(Reuters) - Gold hit a near nine-month high on Tuesday, as the situation in Eastern Europe intensified after Russia ordered troops into breakaway regions of eastern Ukraine, supporting demand for safe-haven bullion.
Spot gold was up 0.2% at $1,909.86 per ounce by 0558 GMT, after scaling its highest since June 1 at $1,913.89 per ounce earlier. U.S. gold futures GCv1 gained 0.7% to $1,912.20.
"With the situation deteriorating seemingly by the day in Eastern Europe, there is very little reason to be negative on gold at the moment," said Jeffrey Halley, a senior market analyst at OANDA.
"Rising stagflationary pressures around the world are also underpinning the precious metal, a situation that will be exacerbated by massive Western sanctions on Russia if they come to play."
Russian President Vladimir Putin recognised two breakaway regions in eastern Ukraine as independent on Monday and ordered the Russian Army to launch what Moscow called a peacekeeping operation into the area, accelerating a crisis the West fears could unleash a major war.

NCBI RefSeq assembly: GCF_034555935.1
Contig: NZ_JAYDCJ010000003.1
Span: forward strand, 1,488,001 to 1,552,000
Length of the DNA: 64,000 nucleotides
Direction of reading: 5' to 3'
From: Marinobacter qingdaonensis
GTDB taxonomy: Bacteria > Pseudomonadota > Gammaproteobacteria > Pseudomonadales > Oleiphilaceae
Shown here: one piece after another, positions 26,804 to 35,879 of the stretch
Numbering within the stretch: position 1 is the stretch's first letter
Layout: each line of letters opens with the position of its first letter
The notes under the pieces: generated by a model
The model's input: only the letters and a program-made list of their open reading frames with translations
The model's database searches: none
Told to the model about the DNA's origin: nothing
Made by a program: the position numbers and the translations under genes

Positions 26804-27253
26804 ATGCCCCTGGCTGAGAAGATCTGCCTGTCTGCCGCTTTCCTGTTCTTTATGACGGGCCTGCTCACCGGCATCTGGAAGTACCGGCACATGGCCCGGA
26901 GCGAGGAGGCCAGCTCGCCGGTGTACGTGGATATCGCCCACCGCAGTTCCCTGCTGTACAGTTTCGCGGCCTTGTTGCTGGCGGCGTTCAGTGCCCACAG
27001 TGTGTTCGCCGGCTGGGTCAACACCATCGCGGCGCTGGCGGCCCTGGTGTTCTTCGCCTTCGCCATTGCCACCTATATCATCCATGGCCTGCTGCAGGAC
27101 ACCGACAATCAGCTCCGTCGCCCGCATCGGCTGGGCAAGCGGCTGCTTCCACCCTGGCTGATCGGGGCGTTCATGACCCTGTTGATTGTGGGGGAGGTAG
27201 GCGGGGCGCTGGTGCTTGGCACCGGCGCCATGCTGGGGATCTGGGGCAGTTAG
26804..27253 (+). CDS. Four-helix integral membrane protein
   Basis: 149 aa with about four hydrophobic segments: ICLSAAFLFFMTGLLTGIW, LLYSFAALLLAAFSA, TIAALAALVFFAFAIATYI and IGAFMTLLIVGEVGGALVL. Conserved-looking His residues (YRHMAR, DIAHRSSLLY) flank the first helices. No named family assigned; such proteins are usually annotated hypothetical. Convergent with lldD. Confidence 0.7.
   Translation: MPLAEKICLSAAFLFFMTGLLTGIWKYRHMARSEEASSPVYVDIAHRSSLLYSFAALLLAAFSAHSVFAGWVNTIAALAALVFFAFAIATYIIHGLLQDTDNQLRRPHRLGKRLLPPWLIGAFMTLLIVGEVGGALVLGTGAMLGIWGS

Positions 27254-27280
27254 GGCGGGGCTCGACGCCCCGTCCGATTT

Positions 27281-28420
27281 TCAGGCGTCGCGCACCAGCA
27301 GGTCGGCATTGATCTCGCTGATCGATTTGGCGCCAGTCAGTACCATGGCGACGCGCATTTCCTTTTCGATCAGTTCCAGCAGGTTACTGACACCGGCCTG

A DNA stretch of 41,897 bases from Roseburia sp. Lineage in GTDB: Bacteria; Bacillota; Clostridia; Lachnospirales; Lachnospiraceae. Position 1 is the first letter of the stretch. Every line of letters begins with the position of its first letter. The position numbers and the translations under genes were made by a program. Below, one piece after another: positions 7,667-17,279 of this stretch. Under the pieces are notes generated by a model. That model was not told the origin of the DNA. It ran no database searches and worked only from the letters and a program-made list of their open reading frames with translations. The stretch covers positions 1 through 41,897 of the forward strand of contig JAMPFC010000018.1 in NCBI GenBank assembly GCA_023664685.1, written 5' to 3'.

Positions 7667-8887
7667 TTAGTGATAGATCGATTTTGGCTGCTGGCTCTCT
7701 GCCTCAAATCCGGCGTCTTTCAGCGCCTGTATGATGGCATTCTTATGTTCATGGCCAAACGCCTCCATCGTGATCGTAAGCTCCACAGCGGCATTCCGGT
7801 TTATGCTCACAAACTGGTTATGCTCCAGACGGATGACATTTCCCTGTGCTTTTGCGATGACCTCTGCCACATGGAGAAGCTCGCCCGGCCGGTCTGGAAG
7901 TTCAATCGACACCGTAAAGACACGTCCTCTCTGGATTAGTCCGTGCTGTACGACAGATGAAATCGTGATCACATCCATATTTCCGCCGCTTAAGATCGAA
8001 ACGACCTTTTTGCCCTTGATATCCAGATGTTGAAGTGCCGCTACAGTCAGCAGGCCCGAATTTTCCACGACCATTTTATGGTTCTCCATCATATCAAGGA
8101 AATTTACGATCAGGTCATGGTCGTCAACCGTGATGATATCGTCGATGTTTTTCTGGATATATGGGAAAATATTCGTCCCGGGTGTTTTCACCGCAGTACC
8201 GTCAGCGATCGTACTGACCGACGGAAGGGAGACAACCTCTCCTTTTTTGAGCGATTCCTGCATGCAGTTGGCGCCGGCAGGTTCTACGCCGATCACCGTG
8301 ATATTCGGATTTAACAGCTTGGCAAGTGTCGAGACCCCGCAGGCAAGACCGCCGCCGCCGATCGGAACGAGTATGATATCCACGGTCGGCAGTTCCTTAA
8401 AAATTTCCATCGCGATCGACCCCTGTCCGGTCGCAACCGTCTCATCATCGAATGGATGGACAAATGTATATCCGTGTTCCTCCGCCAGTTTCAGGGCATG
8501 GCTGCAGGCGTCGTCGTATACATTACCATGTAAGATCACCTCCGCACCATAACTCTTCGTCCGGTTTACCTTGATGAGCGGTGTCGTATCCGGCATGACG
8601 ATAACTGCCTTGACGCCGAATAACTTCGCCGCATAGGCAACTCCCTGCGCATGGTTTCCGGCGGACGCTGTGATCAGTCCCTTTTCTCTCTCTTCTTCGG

Oil jumped to a seven-year high, safe-havens rallied and U.S. stock futures dived.
U.S. President Joe Biden signed an executive order to prohibit trade and investment between U.S. individuals and the two breakaway regions of eastern Ukraine, the White House said. (Full Story)
U.S. benchmark 10-year yields slipped on deteriorating Ukraine crisis and U.S. Federal Reserve rate hike bets.
While bullion is considered a hedge against inflation and geopolitical risks, interest rate hikes tend to raise the opportunity cost of holding non-yielding bullion.
Spot gold may test a resistance at $1,920 per ounce, a break above which could open the way towards $1,940, according to Reuters' technical analyst Wang Tao.
Spot silver gained 1.2% to $24.23 per ounce, platinum rose 1.2% to $1,087.44 and palladium XPD= was up 0.5% to $2,399.73.
(Reporting by Asha Sistla in Bengaluru; Editing by Rashmi Aich)
(Only the headline and picture of this report may have been reworked by the Business Standard staff; the rest of the content is auto-generated from a syndicated feed.)